The Opioid Crisis and Mental Health

An area of concern that I have is the prioritization and access to Mental Health resources in New Hampshire. Mental Health is a large and complex topic encompassing suicide, the opiod crisis and depression.

New Hampshire has the second lowest rate of spending on substance use treatment and prevention, so it doesn't provide enough resources for those addicted to opioids to recover, including access to Narcan and needle exchange programs. Additionally the above average rate of prescribing high-dose opiods and extended release opiods is a contributing factor in this crisis. Primary care doctors, emergency care doctors, and specialty care doctors should all be educated in pain management guidelines and trained in addiction treatment as well as be allowed to administer medication to help treat the addiction.

In New Hampshire, the suicide rate increased by 48.3 percent between 1999 and 2016. That's the third-highest increase in the country, according to the CDC. New Hampshire is one of eight states in which the suicide rate increased by more than 40 percent. According to the CDC, 90% of all people who die by suicide have either a mental illness or substance abuse disorder. Suicide is the second leading cause of death in New Hampshire (after accidental injury) for individuals age 10 to 34. It is the fourth leading cause of death in NH for individuals age 35 to 54 (after accidental injury, cancer, and heart disease).

We need to do better in New Hampshire to provide mental health care education and preventative services in an integrated setting. We need to understand the links between poorly treated pain, depression and addiction, and suicide. We need to focus on and make connections with our service members and 110,000 veterans.

Education

“We hold that in this State a constitutionally adequate public education is a fundamental right. In so doing we note that “[t]he right to an adequate education mandated by the constitution is not based on the exclusive needs of a particular individual, but rather is a right held by the public to enforce the State’s duty.” Claremont I, 138 N.H. at 192, 635 A.2d at 1381.” Claremont II, 142 N.H. 462, 474

According to the NH DOE, the State's adequacy funding and all other state aid to education comprised about 32.5% of the total funding for K-12 education in 2016 - 2017. The average amount of state funding including tareted allocations, per pupil in 2016 - 2017 was $4,476, but the average actual annual per pupil cost was about $15,310. The percentage of the cost of K-12 education provided by the state government in New Hampshire is among the five lowest in the country.

Local funding, almost exclusively through property taxes made up 60.1% of all school funding in the 2016-2017 year. This means that property taxpayers are bearing an increasing and disproportionate burden of what is constitutionally the State's responisibility. Additionally property poor school districts often tax their residents at above average rates but generate limited revenue keeping their per pupil spending below average, even with state aid. This leads to cutting teachers and programs.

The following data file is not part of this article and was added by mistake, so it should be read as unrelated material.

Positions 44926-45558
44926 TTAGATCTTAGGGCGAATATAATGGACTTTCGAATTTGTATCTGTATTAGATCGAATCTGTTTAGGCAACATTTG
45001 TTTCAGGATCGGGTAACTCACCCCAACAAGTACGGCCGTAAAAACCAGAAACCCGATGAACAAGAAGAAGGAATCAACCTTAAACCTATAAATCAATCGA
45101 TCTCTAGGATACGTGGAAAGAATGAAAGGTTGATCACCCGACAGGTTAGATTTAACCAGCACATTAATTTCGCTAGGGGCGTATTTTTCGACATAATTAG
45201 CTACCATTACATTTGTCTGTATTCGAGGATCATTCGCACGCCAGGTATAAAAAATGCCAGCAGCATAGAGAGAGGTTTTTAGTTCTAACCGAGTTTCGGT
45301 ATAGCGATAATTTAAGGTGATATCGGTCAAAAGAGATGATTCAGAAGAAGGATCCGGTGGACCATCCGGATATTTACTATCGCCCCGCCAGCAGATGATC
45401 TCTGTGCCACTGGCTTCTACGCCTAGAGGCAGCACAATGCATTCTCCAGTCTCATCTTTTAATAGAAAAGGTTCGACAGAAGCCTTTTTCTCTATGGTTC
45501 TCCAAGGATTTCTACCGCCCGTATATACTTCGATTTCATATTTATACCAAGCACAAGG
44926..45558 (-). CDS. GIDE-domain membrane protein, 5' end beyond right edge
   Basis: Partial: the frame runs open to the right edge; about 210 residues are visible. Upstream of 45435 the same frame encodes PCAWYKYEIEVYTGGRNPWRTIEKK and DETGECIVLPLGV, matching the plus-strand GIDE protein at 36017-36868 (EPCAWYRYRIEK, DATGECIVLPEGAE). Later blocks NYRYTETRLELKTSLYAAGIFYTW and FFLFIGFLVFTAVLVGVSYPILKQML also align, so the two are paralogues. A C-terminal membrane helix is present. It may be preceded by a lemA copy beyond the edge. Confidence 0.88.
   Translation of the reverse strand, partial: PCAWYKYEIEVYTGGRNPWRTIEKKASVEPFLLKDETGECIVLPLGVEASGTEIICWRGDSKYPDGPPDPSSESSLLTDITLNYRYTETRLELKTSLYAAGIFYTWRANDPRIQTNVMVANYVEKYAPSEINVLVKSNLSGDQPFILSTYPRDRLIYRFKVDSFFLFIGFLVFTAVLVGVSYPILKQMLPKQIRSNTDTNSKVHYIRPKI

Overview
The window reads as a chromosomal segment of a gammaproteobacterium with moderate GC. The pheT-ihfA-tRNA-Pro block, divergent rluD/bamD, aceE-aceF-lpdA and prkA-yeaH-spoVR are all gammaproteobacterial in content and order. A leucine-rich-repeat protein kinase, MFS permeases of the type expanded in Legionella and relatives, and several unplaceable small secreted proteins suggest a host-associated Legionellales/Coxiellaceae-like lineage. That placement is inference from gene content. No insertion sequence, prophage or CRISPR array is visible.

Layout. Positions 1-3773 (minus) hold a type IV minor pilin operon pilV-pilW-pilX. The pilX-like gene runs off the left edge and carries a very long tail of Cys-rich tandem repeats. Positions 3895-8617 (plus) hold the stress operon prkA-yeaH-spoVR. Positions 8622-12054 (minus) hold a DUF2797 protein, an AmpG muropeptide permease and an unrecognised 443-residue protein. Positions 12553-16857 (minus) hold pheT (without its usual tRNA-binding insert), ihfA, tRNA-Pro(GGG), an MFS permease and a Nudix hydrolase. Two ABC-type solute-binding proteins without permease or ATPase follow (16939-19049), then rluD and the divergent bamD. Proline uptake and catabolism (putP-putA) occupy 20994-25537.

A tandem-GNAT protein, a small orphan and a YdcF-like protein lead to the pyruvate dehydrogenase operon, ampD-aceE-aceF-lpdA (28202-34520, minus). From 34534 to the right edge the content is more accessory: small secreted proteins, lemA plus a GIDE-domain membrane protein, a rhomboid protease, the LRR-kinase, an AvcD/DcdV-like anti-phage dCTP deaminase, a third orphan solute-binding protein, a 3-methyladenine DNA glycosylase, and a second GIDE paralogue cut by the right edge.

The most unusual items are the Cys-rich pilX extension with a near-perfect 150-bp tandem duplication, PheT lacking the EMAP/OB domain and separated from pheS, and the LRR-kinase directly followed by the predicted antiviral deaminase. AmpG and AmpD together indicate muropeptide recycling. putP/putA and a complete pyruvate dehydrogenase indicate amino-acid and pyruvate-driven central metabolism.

We must ensure that we are funding quality education for all of NH students according to the NH Constitution and at uniform rates throughout New Hampshire. Education is essential to self-government, "Educate and inform the whole mass of the people... They are the only sure reliance for the preservation of our liberty." ~ Thomas Jefferson

College Tuition, Skilled Workforce, Highest exporter of HS Graduates going to 4-year colleges

In 2017-18, the average published tuition and fee prices for in-state students at public four year institutions range from $5,220 in Wyoming to $16,070 in New Hampshire. Even though the University System of New Hampshire has one of the highest completion rates and one of the lowest loan default rates in the country, the most recent Project on Student Debt report showed New Hampshire 2016 college graduates have an average debt of $36,367, one of the highest in the country.

A 2017 State Higher Education Finance report by the State Higher Education Executive Officers Association showed that in 2015, New Hampshire allocated just 2 percent of its total state and local tax revenues to higher education. In 2016, state support for higher education was $93 per person, far behind the next-lowest state, Pennsylvania, which allocated $139 per person for higher education, the report found. The national average was $289.

New Hampshires high schools rate in the top three for college readiness (#3), math scores (#2) and reading scores (#1) AND as the number ONE exporter of four-year college-going students in the country. New Hampshire is one of only two states -- the other being Georgia -- that provides no designated, need-based aid to in-state students who want to go to college. New Hampshire also cut state funding in 2012 which has led to more students leaving the state for college.

According to the National Center on Higher Education Management Systems (NCHEMS), meeting the demand for educated workers in New Hampshire will result in:
 Higher wages for workers;
 Greater tax revenue for federal, state, and local
governments;
 Reduced need for government aid programs;
 More productive workers who boost employer profits and support higher rates of economic growth; and
 Higher levels of civic engagement.

In order to provide employers with a skilled workforce, we need to keep our talented students in New Hampshire! We need to provide top-notch programs in areas that our businesses need to suceed and grow. We need to consider 2-4 year colleges as continuing education for our students and we need to be sure we are finding ways to offset the costs of that education in order to retain the best and brightest. Education is tied to quality of life, the economy, and jobs.